tv NBC Nightly News With Lester Holt NBC August 5, 2017 5:30pm-6:01pm PDT
costume contest. the proceeds go to animals. cool event, nbc news is coming up next and then right after that join us for nbc bay area news at 6:00. see you then. on this saturday night, desperate search after a controversial u.s. military aircraft crashes in the ocean off australia. while dozens were rescued, three u.s. marines are missing. squeezing north korea. the u.n. security council imposes tough new sanctions trying to rein in the regime and force it back to the bargaining table. murder mystery. a northwestern university professor and another man are under arrest for a brutal stabbing in chicago. fizzling out. why the country is losing the love for its soft drinks. and the world's fastest man in the final solo run of his career. was it good enough for one more gold? "nightly news" begins right now. >> announcer: from nbc news world headquarters in new
york, this is "nbc nightly news" with jose diaz-balart. good evening. at this hour, a frantic search is underway in the waters off australia's eastern coast. three american marines were tossed into the sea north of brisbane after the aircraft they were on crashed while attempting to land on a ship. the plane they were on, an osprey tilter aircraft plagued by deadly crashes since it started flying in the 1980s. steve patterson brings us the latest on the search. >> reporter: tonight, the navy is scouring the sea for survivors. a full rescue operation under way for three u.s. marines lost at sea after a military aircraft crashed during regularly scheduled operations. military officials say the osprey heli-plane like this one, hit the flight deck of a transport ship during landing and then crashed into the bay. an hour later, 23 marines rescued, including one with an
injury who had to be medevacked to safety. the marine corps released a statement about the search saying small boats and aircraft are conducting search and rescue operations. >> military training operations and combat operations, it's not just enemy fire and action, it's also the complexity and peril of the operations themselves. >> reporter: the military unit was in australia as part of a joint military exercise since june. the massive war games exhibition featured 33,000 australian and u.s. troops alongside more than 200 aircraft. this is the second major marine craft crash in less than a month. in july, 16 service members were killed when a kc-130 crashed in mississippi.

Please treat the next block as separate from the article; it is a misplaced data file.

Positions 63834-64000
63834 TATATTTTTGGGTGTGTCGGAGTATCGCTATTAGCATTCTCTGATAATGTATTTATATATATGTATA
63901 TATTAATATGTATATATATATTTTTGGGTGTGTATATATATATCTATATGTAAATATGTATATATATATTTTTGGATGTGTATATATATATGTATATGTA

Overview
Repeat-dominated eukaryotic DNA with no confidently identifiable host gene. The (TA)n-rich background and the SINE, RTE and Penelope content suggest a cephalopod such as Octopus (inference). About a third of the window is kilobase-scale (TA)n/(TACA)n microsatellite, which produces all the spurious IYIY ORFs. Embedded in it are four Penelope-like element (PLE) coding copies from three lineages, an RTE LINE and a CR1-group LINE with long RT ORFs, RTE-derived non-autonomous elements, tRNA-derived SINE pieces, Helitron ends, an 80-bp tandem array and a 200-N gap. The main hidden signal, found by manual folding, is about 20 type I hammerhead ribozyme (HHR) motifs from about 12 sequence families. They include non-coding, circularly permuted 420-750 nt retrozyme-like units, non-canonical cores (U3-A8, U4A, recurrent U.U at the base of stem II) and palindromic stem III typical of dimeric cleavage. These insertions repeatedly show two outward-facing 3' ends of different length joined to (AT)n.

boeing's tilt rotor aircraft is able to fly like a plane and land like a helicopter but it's had a controversial history. >> it took 25 years, $22 billion and 30 deaths and crashes before the plane went into service. >> reporter: now rescue crews are holding out hope for the lives of every marine as every critical moment ticks by. no word yet on the exact circumstances that led to the crash. right now, it is morning in australia so crews engaged in that rescue overnight are finally getting daylight to aid in their search. meanwhile, the families of the three missing marines have been notified and earlier today we learned president trump was briefed on the situation. jose? >> steve patterson, thank you very much. the u.n. security council put strong pressure on north korea approving sanctions aimed at cutting exports by north korea and reducing the flow of cash into the country. the aim is to force the regime to return to negotiations over its nuclear anti-missile programs. nbc's kelly o'donnell has the details. >> reporter: a stern
new message for north korea. >> today you're going to see action. >> reporter: a saturday session at the united nations where the u.s. led the way. >> for those in favor of the draft resolution -- >> reporter: winning unanimous support, notably with russia and china on board, to tighten economic screws on the kim jong-un regime. >> these sanctions will cut deep and in doing so will give the north korean leadership a taste of the deprivation they have chosen to inflict on the north korean
people. >> reporter: the price of provocation. for north korea's test launches of intercontinental ballistic missiles that could reach the u.s., potentially with a nuclear payload. the sanctions ban range from coal to seafood valued at $1 billion a year for north korea and limits the regime's ability to send laborers abroad. >> time is short but today we have taken one step in the right direction. >> reporter: consider the toughest penalties in a decade for the unpredictable young dictator. >> let us once again call on north korea to halt and reverse its nuclear and missile development programs. >> reporter: also today, secretary of state rex tillerson is in the philippines for an asian security conference that will include north korea's representative. national security adviser h.r. mcmaster. >> the president has been very clear about it. he says he's not going to tolerate north korea being able to threaten the united states. >> reporter: meanwhile, the white house is a construction zone.